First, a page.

Returning now to Lionel, the groundbreaking but token queer character who, from many accounts, is an audience favourite, followed only by Sam. Lionel’s character is important and I’m glad Simien included him in the screenplay. I also have no idea how Simien identifies his sexuality, but both queer and straight identified Black script writers get plenty of flack for including cis gay love scenes in their popular culture work (see Shonda Rhimes). Keeping in mind however that even being slightly inclusive can be a ploy to be edgy and get ratings, I am still heartened to see a Black filmmaker be inclusive. Of course, much like writing about women often goes wrong, so does writing about queer folks. First and foremost, moviegoers deserve a massive trigger warning for homophobic violence. Lionel is constantly bullied by Kyle, the son of the President of the university. In fact, he gets sexually harassed – almost to the point of being assaulted – again by Kyle. His answering machine is changed to a homophobic & sexualized one – also by Kyle. Furthermore, Lionel gets physically attacked by – you guessed it – Kyle, who simultaneously hurls a homophobic slur at him. Lionel responds by kissing him, which is supposed to disgust and shame Kyle in front of a crowd, as well as be hilarious to the audience. SO SO triggering and problematic. It is important to note that this scene, along with Lionel’s love scenes, are being viewed in public theatres across North America where, in my experience in watching it in downtown Toronto, the audience is audibly disgusted and groaning, only adding to the many triggers.

Lastly, Black respectability politics abound. Black respectability refers to ascribing to a set of behaviours, clothing, speech, aesthetics etc that are theoretically supposed to protect Black folks from anti-Black racism & violence. However, it is overwhelmingly proven that they do no such thing. Ivy league schools, and arguably university degrees in general, are a perfect example of Black respectability aspirations. As mentioned, the whole movie takes place in an ivy league school (seemingly Harvard), which is strictly out of reach for most Black folks in America and abroad. The Black Dean, our second star appearance, played by none other than Allstate Insurance salesman Dennis Haysbert, is deeply embroiled in respectability politics. We learn that he has been competing with the white Principal, Fletcher, since 1972 when they too were students at Winchester. The Dean tells his son that he had better grades than Fletcher, yet he is the Dean and Fletcher is the Principal. This of course is not unusual that Black folks do not have access to nearly as many higher level & C-suite positions in North America, yet his obsession with power and success (both his own and his son’s) scream of respectability politics. Furthermore, he instructs his son to break up with Sam and tells him to date Fletcher’s white daughter as a strategy…and he does it. Lionel’s character also comes in contact with respectability politics via his hair, which he keeps in an “unkempt” afro. However, when he later feels accepted by Black folks, he gets a “good” (low) haircut. As a final and strange affront, after the massively triggering blackface party that is shut down by the Black Students’ Union, the police come and only arrest Kyle. No charges are laid, which is often the case, but this in stark reality with the well documented over-policing of Black bodies by the state. Not only would Kyle not have been arrested, the Black students certainly would have, and would have most likely been charged and sentenced or even killed as well.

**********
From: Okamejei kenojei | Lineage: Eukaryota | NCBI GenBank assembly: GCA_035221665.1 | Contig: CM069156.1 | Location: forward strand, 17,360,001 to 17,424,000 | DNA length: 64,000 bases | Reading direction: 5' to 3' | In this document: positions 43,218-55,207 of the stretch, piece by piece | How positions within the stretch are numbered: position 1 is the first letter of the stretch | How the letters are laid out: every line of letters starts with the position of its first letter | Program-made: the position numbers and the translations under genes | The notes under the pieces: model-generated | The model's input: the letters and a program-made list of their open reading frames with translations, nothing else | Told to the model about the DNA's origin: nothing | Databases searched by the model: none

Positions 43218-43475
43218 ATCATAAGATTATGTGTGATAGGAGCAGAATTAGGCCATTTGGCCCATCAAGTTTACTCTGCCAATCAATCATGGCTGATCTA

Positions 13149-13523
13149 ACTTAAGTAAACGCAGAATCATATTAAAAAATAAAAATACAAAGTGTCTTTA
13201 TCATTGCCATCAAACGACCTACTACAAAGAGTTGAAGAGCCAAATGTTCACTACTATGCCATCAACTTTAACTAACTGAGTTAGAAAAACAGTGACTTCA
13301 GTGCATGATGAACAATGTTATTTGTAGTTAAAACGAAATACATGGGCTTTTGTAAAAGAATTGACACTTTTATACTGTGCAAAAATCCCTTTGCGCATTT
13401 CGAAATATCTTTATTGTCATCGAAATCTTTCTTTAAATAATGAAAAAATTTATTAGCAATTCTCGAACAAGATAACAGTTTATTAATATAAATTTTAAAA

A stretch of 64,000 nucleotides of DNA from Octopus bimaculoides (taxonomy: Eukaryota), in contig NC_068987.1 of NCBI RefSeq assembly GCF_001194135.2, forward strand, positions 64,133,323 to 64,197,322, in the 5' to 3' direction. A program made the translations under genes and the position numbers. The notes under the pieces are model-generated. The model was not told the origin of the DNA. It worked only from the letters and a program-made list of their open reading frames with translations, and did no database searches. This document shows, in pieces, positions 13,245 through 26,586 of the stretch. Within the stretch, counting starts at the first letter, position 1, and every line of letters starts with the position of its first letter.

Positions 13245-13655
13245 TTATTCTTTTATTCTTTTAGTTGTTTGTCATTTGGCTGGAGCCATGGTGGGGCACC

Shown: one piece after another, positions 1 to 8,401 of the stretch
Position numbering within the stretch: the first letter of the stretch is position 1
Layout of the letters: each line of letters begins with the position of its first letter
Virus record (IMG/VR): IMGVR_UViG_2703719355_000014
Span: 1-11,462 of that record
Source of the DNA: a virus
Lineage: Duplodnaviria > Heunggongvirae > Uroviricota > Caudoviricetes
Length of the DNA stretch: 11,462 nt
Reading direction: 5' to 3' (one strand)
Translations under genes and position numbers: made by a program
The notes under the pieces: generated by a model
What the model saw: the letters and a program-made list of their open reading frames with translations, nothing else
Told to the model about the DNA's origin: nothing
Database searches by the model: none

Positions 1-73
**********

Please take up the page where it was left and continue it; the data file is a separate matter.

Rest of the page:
To conclude, I think that this movie will spark an enormous amount of conversation which is generally a good thing. Entire theses can and most likely will be written around a number of topics and characters portrayed in this movie. I also think it’s no small feat that it made it to the big screen and that it was made by a debuting Black filmmaker. However, while no activism is perfect, there were way too many problematic issues for me that further marginalized and/or erased members of the Black community, namely: dark skinned women, queer and trans* folks, and folks with (dis)abilities. Paraphrasing from Audrey quote, we do not live single issues lives, and thus we can’t have single issues movies misinforming the public and erasing our community’s most vulnerable. Lastly, as a Black mixed identified woman, I will happily call out the fact that centering a “confused” biracial woman in a movie that is supposed to be about anti-Black racism is super problematic. Realistically, the fact of the matter is that if the movie had actually been on point, it would have never made it to the big screen. So in yet another example of “and in other news, water is wet”, another mainstream movie not only disappoints, but is in many ways straight up violent to its viewers.